The path of searching for peace with God and each other through the words and work of Jesus without pretending to certainty that God never meant us to have –– humbly serving one another rather than using the teachings of the Bible as means of attacking one another –– is one that the Orthodox Church can claim to have followed more consistently than the Western Christian tradition has, but there are plenty of important exceptions to this rule on both sides. Accepting the limits of our knowledge –– even (or perhaps especially) knowledge we claim to have received through infallible revelation –– and living a life proscribed by the humility that this implies, is a tradition that can also be traced as a minority position through the history of Western Theology as well, from the monks who transcribed the writings of the “Desert Fathers,” to the writings of John Scotus Erigena and the meditations of Blaise Pascal, on into the 19th century writings of Kierkegaard and those he in turn inspired. Nor can the east/west cross-pollination seen in and brought about by Dostoevsky’s novels be ignored in this context.  Of course those who have wished to use Christian doctrine as a Machiavellian tool for political manipulation have consistently labelled all of these thinkers as heretics, but that’s sort of beside the point. Their influence has been frequently ignored, but never silenced. (For an interesting overview of the subject, have a look here.)

In contrast to this, Ken Ham, representing the Fundamentalist, biblical literalist creationist perspective, claims that we need to have absolute certainty about everything written in the first book of the Bible in particular as having come entirely by God’s special revelation to Moses, or else we lose certainty about all sorts of critical matters like how marriage is supposed to work, what counts as sin, why people die, why nudity is problematic, etc. Because of the need for a sense of certainty in these areas, Ham and his comrades refuse to acknowledge the legitimacy of any information that contradicts the world view presented in Genesis. From there it becomes a rather transparent process of looking for viable excuses to interpret the data of the material world according to this ideological perspective. Thus the emotional need for certainty and control within a religious framework is at the heart of his argument. The resulting intellectual dishonesty in the process of interpreting the data of natural sciences is merely a by-product of this problematic ideology.

Ham's slide depicting his perception of the moral risks entailed in not being a creationist

Ham’s slide depicting his perception of the moral risks entailed in not being a creationist

If we turn the priorities of Christendom around from an emphasis on social control to an emphasis on enabling compassion, as many of us believe the priorities should have been all along, the certainty argument goes out the window. Rather than seeking for a justification to stone those who we consider to be less holy than ourselves, we begin seeking for means of gaining acceptance for them, and ourselves, into the sort of club that by rights shouldn’t have people like us as members. Rather than focusing on controlling other people’s sex lives, we begin to focus on preventing people from being sexually abused and sexually objectified, and beyond that on building the sort of caring community that equips people to experience the sort of personal intimacy in which sex finds its greatest expression. Rather than basing medical ethics on abstract concepts of the value of life, we base our medical ethics on showing compassion and communicating to each individual that his or her life is personally important to us.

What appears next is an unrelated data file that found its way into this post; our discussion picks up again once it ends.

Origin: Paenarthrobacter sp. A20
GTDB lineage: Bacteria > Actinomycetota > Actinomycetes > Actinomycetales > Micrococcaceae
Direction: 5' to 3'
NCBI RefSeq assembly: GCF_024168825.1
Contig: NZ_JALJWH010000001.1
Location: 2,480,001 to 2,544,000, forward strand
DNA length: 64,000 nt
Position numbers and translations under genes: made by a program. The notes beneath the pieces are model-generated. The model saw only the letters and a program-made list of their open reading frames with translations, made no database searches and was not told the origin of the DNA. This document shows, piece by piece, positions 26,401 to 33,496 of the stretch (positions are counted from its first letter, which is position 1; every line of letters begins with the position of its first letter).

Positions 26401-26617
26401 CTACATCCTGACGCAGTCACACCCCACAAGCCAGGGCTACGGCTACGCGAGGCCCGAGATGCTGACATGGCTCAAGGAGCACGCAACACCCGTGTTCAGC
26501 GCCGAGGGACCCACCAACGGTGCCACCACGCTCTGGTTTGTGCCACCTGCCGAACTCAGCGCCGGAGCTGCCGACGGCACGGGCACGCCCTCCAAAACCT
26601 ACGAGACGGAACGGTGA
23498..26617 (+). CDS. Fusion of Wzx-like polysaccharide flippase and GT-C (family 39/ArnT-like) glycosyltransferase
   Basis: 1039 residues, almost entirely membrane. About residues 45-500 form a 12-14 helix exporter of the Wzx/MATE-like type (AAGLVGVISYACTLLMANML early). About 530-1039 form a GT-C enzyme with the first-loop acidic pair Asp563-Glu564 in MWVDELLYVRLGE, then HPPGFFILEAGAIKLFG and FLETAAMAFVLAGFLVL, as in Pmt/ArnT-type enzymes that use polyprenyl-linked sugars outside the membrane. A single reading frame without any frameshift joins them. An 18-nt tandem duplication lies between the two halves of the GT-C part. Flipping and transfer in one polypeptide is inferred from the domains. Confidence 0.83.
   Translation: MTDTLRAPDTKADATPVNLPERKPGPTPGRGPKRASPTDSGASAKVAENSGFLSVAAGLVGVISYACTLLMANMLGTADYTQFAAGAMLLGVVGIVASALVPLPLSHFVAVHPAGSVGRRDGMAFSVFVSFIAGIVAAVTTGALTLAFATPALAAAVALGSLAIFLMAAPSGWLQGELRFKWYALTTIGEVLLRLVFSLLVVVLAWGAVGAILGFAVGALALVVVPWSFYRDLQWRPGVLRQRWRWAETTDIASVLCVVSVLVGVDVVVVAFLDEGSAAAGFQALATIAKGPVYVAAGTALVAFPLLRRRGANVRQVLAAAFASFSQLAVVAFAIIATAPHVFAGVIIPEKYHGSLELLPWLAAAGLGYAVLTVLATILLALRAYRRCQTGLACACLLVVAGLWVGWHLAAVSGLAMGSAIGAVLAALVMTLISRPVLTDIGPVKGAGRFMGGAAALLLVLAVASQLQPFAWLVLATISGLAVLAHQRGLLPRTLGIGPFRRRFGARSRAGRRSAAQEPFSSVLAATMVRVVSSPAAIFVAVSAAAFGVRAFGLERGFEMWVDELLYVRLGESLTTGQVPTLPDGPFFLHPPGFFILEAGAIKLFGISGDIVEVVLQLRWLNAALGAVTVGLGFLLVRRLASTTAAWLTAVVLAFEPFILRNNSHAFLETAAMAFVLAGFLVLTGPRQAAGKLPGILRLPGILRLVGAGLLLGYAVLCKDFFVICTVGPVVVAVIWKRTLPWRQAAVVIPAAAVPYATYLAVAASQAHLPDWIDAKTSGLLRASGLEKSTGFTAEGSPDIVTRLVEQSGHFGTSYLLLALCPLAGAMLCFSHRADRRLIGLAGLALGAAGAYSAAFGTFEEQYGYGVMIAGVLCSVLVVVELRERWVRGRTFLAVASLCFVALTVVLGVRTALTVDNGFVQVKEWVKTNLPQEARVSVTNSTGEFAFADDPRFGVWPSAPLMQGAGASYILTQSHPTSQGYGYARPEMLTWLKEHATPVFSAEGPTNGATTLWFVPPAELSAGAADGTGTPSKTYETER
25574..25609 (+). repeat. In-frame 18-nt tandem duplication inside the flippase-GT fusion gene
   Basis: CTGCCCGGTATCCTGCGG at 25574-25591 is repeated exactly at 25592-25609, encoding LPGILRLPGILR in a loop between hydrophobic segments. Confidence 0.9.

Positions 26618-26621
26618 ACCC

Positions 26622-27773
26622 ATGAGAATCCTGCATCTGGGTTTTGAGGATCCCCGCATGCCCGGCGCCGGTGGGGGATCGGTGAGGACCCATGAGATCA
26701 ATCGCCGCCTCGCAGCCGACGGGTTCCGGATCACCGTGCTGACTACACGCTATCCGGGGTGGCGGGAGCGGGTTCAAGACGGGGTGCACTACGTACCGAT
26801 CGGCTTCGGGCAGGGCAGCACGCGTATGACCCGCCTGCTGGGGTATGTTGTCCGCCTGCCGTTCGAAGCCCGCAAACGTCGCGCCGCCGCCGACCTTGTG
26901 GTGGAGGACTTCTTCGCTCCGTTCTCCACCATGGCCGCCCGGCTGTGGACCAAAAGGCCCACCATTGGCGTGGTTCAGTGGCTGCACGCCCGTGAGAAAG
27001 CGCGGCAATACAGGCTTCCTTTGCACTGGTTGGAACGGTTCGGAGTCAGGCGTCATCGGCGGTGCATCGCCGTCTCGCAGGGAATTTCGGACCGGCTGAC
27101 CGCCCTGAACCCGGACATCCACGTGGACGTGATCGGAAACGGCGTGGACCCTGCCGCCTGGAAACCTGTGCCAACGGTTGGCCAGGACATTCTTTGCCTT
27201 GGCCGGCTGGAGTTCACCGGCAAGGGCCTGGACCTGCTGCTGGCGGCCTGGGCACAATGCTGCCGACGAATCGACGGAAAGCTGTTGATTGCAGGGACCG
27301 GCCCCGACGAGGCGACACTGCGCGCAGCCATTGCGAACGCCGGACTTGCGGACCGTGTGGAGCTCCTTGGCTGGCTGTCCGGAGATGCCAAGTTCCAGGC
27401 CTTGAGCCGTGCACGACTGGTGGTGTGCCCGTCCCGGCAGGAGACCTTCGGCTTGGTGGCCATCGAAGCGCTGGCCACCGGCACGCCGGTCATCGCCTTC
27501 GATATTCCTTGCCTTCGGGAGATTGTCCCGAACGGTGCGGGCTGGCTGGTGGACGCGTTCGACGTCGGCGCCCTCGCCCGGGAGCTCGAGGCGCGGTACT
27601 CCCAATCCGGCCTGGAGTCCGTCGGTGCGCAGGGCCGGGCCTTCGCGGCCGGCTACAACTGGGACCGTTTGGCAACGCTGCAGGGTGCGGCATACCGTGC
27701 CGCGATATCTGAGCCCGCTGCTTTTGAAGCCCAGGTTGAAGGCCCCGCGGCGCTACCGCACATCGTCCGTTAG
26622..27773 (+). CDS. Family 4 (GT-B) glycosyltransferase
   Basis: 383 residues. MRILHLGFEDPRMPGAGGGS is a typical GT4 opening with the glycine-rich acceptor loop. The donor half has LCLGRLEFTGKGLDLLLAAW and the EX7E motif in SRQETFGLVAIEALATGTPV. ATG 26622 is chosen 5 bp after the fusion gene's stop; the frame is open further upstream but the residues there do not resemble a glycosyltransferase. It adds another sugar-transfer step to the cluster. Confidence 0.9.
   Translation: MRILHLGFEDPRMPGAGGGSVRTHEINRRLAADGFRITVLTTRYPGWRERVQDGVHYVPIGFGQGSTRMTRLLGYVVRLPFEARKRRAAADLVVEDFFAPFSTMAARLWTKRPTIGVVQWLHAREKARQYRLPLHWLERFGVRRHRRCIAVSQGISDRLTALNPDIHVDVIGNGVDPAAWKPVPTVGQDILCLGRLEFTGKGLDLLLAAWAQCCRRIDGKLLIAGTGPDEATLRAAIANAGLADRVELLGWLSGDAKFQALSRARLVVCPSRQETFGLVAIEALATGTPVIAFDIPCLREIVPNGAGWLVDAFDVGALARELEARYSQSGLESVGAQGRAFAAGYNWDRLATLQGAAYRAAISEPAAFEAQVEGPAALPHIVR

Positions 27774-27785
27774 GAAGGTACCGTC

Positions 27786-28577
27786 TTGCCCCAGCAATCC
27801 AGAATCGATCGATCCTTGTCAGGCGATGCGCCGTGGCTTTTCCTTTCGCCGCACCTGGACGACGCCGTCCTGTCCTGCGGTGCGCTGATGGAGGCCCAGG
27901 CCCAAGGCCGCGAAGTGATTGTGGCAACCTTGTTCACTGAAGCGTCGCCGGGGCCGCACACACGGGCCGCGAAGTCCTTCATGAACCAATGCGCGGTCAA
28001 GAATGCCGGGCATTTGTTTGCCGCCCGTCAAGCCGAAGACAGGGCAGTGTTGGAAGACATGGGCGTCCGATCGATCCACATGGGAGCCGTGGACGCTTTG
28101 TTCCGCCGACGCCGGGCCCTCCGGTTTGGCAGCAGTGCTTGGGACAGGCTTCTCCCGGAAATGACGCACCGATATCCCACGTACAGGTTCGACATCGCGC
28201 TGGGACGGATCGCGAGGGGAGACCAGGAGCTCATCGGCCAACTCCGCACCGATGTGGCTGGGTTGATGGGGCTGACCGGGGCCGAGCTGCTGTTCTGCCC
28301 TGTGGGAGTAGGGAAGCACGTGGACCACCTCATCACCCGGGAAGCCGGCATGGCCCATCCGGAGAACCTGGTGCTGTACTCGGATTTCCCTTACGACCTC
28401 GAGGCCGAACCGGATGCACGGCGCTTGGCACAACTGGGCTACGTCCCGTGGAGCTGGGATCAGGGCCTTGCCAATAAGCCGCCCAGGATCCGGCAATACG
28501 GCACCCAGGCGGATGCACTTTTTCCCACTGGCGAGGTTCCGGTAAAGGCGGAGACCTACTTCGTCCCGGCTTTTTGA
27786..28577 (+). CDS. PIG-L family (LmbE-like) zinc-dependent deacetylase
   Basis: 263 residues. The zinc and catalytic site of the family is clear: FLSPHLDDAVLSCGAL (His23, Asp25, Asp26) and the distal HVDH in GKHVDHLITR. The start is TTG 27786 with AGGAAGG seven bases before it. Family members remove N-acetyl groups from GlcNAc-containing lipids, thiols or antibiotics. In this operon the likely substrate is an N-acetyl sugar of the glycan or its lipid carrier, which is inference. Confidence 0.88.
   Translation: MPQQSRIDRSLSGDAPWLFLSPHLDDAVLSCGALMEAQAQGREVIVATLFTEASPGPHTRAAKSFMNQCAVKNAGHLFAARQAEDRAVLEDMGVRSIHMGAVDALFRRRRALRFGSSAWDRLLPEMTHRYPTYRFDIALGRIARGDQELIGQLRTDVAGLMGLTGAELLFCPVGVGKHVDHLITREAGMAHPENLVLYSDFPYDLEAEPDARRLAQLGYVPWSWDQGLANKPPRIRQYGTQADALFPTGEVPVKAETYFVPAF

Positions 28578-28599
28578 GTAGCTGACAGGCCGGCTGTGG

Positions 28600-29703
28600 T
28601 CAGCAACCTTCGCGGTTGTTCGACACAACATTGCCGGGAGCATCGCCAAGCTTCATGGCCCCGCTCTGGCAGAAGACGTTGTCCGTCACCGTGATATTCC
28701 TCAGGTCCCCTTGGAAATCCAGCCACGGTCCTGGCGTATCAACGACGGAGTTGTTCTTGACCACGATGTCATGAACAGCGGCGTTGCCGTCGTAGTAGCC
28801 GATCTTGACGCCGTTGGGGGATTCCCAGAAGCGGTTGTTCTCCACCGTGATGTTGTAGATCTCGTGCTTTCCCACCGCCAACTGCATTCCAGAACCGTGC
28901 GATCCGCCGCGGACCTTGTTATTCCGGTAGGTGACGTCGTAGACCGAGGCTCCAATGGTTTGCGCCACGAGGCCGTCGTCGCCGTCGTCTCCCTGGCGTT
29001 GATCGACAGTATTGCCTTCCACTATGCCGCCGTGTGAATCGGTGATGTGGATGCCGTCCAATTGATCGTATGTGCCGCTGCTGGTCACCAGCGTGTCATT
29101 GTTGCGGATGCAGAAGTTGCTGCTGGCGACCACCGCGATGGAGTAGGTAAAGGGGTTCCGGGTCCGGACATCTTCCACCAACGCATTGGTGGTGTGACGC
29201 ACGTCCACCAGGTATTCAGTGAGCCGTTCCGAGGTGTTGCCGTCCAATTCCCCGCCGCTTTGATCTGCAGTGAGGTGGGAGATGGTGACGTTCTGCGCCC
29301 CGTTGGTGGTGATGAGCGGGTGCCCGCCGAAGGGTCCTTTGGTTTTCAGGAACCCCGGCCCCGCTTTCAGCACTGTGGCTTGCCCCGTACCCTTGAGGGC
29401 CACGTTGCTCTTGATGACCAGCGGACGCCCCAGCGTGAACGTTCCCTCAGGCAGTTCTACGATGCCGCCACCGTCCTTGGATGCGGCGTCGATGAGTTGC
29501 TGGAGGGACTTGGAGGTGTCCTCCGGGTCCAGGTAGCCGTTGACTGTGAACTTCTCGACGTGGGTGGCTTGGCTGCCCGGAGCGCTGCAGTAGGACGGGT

Pope Francis was not looking for excuses to set aside creationism when he wrote in his epic letter Evangelii Gaudium of “practical relativism” being a greater risk than “doctrinal relativism”. The pontiff is telling his flock that rather than worrying about losing a sense of absolute doctrinal certainty, they should worry more about the sort of relativism where they end up “acting as if God did not exist, making decisions as if the poor did not exist, setting goals as if others did not exist, working as if people who have not received the Gospel did not exist. It is striking that even some who clearly have solid doctrinal and spiritual convictions frequently fall into a lifestyle which leads to an attachment to financial security, or to a desire for power or human glory at all cost, rather than giving their lives to others in mission.” (§ 80) In other words doctrinal absolutes are far less important to the Church in fulfilling its basic mission than believers having an experience of joy in being able to serve as an instrument of God’s mercy for others.

When the priorities of the Church slip from such a foundation, it amounts to what Pope Francis calls “spiritual worldliness”, based on carefully cultivated appearances and thus, “not always linked to outward sin; from without, everything appears as it should be,” yet far more dangerous to the mission of the church than any outward moral failures. (§ 93) This takes the twin forms of “gnosticism” and “promethean neopelagianism”: a detached form of religious experience without relevant application in serving others, and a trust on one’s own sense of moral power and religious superiority. “A supposed soundness of doctrine or discipline leads instead to a narcissistic and authoritarian elitism, whereby instead of evangelizing, one analyzes and classifies others, and instead of opening the door to grace, one exhausts his or her energies in inspecting and verifying. In neither case is one really concerned about Jesus Christ or others. […] It is impossible to think that a genuine evangelizing thrust could emerge from these adulterated forms of Christianity.” (§ 94)